I’d never thought about canning until last summer.  Beloved was out of town on one of his extended business trips, The Young One was in Texas and I was alone for the weekend.  Saturday morning I visited the Podunk farmer’s market and the folks who became my CSA co-op providers had a ton of extra roma tomatoes, which are really the best kind for sauces.  I bought a huge box of them, then made a trip to WalMart and purchased a water-bath canner and two cases of pint jars.  I spent the rest of the day peeling, seeding, chopping and cooking the tomatoes down to a sauce, then carefully sanitizing the jars and lids.  When it was all said and done, I had four whole pints of tomato sauce.

Yes.  Four.  Undeterred, I purchased more tomatoes the next week and canned four more jars of tomato sauce.

What I was unprepared for was how much I enjoyed the whole canning process.  Yes, it can be a lot of hard work and you need a pressure canner once you begin preserving stocks, meats and non-acidic fruits and vegetables (while a water bath canner is relatively inexpensive, a good quality pressure canner will set you back a few bucks), but it also quite rewarding.  And once I got over my fear of killing my entire family with botulism, I found that taking those jars off the shelf and using the contents gave me a satisfaction that was equally surprising.  I knew what was in them, and the sauce tasted far better than anything I’d ever purchased at the store, organic or not.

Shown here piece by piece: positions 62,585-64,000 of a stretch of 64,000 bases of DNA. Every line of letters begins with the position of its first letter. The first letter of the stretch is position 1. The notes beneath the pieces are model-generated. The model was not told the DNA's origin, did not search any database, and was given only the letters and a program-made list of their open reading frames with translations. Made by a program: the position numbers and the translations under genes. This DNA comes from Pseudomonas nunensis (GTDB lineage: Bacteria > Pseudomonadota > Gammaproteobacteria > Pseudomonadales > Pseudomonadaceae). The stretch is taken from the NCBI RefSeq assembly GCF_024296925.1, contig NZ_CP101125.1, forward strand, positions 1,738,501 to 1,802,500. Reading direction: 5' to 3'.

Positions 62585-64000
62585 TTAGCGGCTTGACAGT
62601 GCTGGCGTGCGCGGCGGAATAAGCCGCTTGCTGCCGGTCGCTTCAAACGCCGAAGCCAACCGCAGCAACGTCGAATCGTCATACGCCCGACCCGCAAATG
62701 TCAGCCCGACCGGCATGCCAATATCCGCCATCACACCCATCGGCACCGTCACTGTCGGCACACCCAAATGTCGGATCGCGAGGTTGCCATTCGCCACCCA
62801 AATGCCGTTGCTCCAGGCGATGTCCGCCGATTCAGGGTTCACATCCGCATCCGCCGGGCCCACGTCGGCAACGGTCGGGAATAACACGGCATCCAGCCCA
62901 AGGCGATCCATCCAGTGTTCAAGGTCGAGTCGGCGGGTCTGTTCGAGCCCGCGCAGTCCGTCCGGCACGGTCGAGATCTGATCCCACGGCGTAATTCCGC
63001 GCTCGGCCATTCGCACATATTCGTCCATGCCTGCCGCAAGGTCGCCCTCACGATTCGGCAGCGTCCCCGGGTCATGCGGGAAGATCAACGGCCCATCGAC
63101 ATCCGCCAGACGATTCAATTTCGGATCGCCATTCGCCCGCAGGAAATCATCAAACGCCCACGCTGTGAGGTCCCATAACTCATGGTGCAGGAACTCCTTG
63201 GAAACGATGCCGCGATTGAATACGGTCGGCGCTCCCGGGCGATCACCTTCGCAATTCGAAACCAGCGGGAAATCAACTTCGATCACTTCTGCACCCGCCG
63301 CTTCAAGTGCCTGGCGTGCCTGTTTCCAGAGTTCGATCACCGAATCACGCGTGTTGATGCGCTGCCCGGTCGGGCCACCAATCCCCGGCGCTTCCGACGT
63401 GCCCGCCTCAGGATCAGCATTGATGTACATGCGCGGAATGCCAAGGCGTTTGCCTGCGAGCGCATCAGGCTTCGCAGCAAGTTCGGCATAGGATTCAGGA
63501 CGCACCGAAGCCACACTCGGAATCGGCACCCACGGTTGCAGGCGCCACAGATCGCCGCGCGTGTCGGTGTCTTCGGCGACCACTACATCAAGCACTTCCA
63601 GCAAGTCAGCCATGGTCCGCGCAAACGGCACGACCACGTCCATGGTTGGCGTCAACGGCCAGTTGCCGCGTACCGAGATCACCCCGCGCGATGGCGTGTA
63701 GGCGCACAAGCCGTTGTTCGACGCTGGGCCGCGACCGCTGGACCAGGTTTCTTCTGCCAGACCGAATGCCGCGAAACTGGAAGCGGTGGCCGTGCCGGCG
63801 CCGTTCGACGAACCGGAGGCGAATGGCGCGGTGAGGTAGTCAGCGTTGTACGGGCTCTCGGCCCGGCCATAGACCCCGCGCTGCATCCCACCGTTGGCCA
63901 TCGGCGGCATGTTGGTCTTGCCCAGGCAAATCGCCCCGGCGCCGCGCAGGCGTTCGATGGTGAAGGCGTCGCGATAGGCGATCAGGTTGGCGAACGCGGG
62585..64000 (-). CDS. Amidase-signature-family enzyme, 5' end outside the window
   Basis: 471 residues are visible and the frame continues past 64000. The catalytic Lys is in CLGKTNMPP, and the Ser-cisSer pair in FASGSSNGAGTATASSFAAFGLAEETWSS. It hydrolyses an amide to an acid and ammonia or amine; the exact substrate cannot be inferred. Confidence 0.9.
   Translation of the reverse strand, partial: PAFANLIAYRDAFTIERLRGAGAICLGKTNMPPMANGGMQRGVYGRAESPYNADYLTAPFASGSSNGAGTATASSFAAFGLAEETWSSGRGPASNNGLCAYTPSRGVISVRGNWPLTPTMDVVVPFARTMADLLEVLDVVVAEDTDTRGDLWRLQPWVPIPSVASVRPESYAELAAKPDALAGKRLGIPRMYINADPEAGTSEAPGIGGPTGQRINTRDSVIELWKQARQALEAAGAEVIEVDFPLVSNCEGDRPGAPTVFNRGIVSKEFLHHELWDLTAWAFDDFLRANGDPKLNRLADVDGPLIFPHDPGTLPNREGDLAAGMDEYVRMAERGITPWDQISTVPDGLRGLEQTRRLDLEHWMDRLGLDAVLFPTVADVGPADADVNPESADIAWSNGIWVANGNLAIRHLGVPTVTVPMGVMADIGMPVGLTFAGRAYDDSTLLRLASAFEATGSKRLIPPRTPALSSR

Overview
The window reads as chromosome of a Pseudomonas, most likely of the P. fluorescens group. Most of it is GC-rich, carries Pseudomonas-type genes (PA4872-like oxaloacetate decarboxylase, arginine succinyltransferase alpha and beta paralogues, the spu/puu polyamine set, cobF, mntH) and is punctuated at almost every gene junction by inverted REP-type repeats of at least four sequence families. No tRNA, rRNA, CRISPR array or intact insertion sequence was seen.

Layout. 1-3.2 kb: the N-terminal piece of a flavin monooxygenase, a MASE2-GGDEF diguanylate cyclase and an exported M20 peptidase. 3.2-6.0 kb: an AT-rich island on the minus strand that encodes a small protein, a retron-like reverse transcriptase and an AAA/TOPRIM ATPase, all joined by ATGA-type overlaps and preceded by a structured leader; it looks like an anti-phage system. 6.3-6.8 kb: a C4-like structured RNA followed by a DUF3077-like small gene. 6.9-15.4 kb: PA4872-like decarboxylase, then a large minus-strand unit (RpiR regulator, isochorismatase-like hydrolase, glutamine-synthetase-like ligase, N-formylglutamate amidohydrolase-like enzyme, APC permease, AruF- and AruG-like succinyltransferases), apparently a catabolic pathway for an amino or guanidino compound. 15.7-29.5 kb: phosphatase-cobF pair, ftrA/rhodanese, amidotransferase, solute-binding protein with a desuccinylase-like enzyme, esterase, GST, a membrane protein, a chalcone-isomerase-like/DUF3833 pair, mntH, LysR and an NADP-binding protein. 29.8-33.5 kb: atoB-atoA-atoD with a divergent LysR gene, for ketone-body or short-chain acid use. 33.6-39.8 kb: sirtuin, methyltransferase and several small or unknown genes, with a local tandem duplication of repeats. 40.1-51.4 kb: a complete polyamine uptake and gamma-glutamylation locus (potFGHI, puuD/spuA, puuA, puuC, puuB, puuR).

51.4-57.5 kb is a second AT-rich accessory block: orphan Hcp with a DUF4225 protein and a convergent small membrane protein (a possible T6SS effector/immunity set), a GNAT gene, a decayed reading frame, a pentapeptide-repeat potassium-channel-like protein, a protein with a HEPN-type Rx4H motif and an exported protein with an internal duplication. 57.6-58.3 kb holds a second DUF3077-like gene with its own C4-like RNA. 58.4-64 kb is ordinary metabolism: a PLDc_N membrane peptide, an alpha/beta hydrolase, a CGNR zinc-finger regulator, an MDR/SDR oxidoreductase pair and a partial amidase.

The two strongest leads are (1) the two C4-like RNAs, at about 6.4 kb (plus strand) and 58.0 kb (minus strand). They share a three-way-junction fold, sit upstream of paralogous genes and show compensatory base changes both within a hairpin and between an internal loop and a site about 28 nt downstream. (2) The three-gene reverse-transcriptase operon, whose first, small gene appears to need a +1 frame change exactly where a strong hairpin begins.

This year, I already have a lot more tomato sauce put away – 16 pints so far – and I plan to have a lot more before it’s all said and done.  Of course, I’m still learning – do NOT cook the carrots before you pressure can them, or they will be way too soft (but still tasty) – but in many ways I already feel like a “pro.”  And it’s helped that I am no longer worried that my pressure canner is going to “go ‘splode,” as Darling Daughter puts it (you can cook in it too, which is beginning to intrigue me).  But mostly, it makes our determination to eat locally and sustainably as much as possible so much easier, even in the winter.

If anyone is interested in the process – and recipes – for all of this, let me know.  I’ll be thrilled to post all about it in the coming weeks.

Next up:  learning how to get the most out of our dehydrator.  Beef jerky, anyone?